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Engagement loops are the best way to motivate people using game mechanics

It has been a plea­sure to see our asso­ciate Sebas­t­ian Deterding’s think­ing evolve through his pre­sen­ta­tions over the years. It has been a treat to read every new deck and to fol­low his rea­son­ing in detail. You can also trace a very dis­tinct line about games, user expe­ri­ence, psy­chol­o­gy and ethics that has become more pro­nounced over time.

Recent­ly Sebas­t­ian pub­lished “Mag­ic Won­der Pix­ie Dust”, a pre­sen­ta­tion which serves as our main ref­er­ence when design­ing for moti­va­tion. This one comes in at 204 slides and it touch­es on every­thing you need to know to do this. I’ll go through it tak­ing the engage­ment loop slide as a guide (below and 101 in the pre­sen­ta­tion) and talk about how we apply it as a design method in our day-to-day con­sult­ing work.

Engagement Loops

We use this engage­ment loop as a way to struc­ture activ­i­ties around learn­able chal­lenges. Peo­ple who start a chal­lenge go through this loop and get rein­force­ment while they try to achieve mas­tery. Mul­ti­ple loops can be inter­linked where cer­tain actions or com­ple­tion will move you to anoth­er loop. Oth­er peo­ple can also go through this sys­tem and their social inter­ac­tions will also feed into the var­i­ous loops.

I’ll walk through each ele­ment of the engage­ment loop below.

Business Goals and User Needs

When­ev­er we start the design of a moti­vat­ing and engag­ing prod­uct or ser­vice, we try to find a cor­re­spon­dence between what the organ­i­sa­tion wants and what users want. Find­ing this is a pre­con­di­tion to be able to do any­thing at all. To find out user needs, we’ll look to see what con­crete user research is avail­able. We’ll also fig­ure out what the busi­ness actu­al­ly wants to achieve. Ask­ing through a series of “Why?” ques­tions is a good way to get to a core busi­ness goal.

Challenge

The next step is to see what kind of inter­est­ing chal­lenge we can find. This needs to be some­thing that a user would like to get bet­ter at. We will then cre­ate a loop around this chal­lenge to rein­force that process of improve­ment.

Motivation

The moti­va­tion (slide 113 and onwards) is the thing that makes a user actu­al­ly want to be bet­ter at this chal­lenge. This can be any of the social, psy­cho­log­i­cal or phys­i­cal fac­tors from slide 117. The spe­cif­ic moti­va­tion informs the kind of goals we can work towards.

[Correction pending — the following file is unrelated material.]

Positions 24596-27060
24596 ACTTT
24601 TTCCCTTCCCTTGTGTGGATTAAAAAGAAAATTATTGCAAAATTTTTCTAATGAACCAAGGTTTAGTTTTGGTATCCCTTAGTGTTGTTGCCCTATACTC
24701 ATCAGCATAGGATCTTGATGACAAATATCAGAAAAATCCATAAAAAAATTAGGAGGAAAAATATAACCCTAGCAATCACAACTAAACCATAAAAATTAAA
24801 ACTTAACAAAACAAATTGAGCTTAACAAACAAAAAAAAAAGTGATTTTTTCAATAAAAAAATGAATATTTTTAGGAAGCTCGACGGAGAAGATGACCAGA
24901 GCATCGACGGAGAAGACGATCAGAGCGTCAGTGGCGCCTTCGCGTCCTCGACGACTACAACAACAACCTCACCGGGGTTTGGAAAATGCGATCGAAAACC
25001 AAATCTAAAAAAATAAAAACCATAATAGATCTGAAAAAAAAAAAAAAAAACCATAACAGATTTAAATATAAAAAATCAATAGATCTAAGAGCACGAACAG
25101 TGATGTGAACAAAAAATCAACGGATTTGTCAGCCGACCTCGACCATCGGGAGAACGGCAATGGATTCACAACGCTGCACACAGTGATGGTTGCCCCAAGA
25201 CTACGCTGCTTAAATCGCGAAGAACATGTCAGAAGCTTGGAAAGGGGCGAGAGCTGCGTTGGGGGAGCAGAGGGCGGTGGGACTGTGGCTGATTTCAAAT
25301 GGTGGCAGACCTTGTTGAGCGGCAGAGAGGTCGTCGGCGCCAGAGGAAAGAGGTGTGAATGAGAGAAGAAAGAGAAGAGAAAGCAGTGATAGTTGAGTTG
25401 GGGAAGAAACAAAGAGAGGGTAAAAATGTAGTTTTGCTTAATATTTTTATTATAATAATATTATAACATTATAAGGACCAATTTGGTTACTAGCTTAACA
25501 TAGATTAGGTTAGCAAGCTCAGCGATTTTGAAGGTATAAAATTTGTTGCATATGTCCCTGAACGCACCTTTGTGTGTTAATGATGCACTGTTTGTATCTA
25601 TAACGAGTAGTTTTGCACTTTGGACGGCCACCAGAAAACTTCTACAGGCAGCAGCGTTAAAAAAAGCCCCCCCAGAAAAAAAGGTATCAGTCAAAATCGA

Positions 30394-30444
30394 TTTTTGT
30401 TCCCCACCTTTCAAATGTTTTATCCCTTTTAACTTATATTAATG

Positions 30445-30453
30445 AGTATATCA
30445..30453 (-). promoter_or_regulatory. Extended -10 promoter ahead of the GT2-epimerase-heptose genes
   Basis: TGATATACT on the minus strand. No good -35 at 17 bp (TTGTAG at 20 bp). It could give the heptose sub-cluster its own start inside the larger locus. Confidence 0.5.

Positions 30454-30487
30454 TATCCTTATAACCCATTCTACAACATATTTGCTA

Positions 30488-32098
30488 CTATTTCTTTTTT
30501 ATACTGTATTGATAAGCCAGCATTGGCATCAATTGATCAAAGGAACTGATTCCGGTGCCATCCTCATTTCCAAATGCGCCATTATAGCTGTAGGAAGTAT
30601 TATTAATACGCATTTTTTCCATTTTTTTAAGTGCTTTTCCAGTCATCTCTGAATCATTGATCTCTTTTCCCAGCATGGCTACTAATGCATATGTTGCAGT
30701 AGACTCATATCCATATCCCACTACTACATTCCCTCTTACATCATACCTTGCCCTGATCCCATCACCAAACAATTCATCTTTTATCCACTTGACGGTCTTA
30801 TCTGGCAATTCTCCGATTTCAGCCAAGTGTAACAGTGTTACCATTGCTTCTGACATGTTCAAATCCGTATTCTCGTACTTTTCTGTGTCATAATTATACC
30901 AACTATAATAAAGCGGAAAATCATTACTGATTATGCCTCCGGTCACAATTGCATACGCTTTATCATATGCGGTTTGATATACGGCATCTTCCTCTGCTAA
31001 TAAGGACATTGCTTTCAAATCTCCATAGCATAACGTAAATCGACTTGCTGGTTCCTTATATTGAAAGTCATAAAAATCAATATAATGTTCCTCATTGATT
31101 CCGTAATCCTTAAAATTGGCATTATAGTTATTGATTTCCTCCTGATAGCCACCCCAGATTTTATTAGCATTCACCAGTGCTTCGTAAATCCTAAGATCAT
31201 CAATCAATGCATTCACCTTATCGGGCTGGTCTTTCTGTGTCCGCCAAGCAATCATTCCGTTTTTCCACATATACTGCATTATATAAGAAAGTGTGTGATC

magic-pixie-wonder-dust-3000-enterprise-edition-designing-motivational-experiences-117-638

Goal/Call to Action

The goals (slide 175 and onwards) we offer users can be any­thing, but they need to be clear and rel­e­vant to the cur­rent sit­u­a­tion. If they aren’t, the sys­tem will lose cred­i­bil­i­ty and quick­ly alien­ate users. The goals also need to adapt to a user’s increas­ing mas­tery of the chal­lenge.

Action/Resource

The resource a user can per­form an action on (slide 189 and onwards) should be small enough to quick­ly over­see and make progress on. This makes it eas­i­er and quick­er to go through the loop. It can then tie into a larg­er sys­tem if that makes sense.

The action that some­body can per­form should not be con­strained to a sin­gle but­ton or val­ue. The agency of the per­son going through the loop is valu­able. We should use that by giv­ing them the free­dom to act and express them­selves.

If the action is too big, we’ll split up the loop into sev­er­al loops.

Feedback

The feed­back we offer (slide 151 and onwards) should appeal to the moti­va­tion we iden­ti­fied ear­li­er. This feed­back could either be imme­di­ate feed­back on the action the user just per­formed, or progress feed­back on where they are with regards to the chal­lenge.

Giv­ing peo­ple feed­back in the form of extrin­sic rewards is effec­tive in the short term but it is not sus­tain­able in the long run. Either avoid it entire­ly or prop up your exter­nal rewards with intrin­sic rewards so they tran­si­tion into some­thing that is longer last­ing.

Player Journey

The play­er jour­ney is about embed­ding the loop in a broad­er con­text and see­ing where some­body comes from and where they can go when they are done with this par­tic­u­lar loop. You could pic­ture this as a cus­tomer jour­ney, but with all of the touch points replaced by loops.

The engage­ment loop mod­el makes it fair­ly straight-for­ward to design engag­ing prod­ucts and ser­vices. We iden­ti­fy chal­lenges, come up with loops and decom­pose those into what­ev­er kind of inter­ac­tion flows are nec­es­sary for the prob­lem at hand. In our opin­ion this is the best method to design for agency, com­pe­tence and moti­va­tion.

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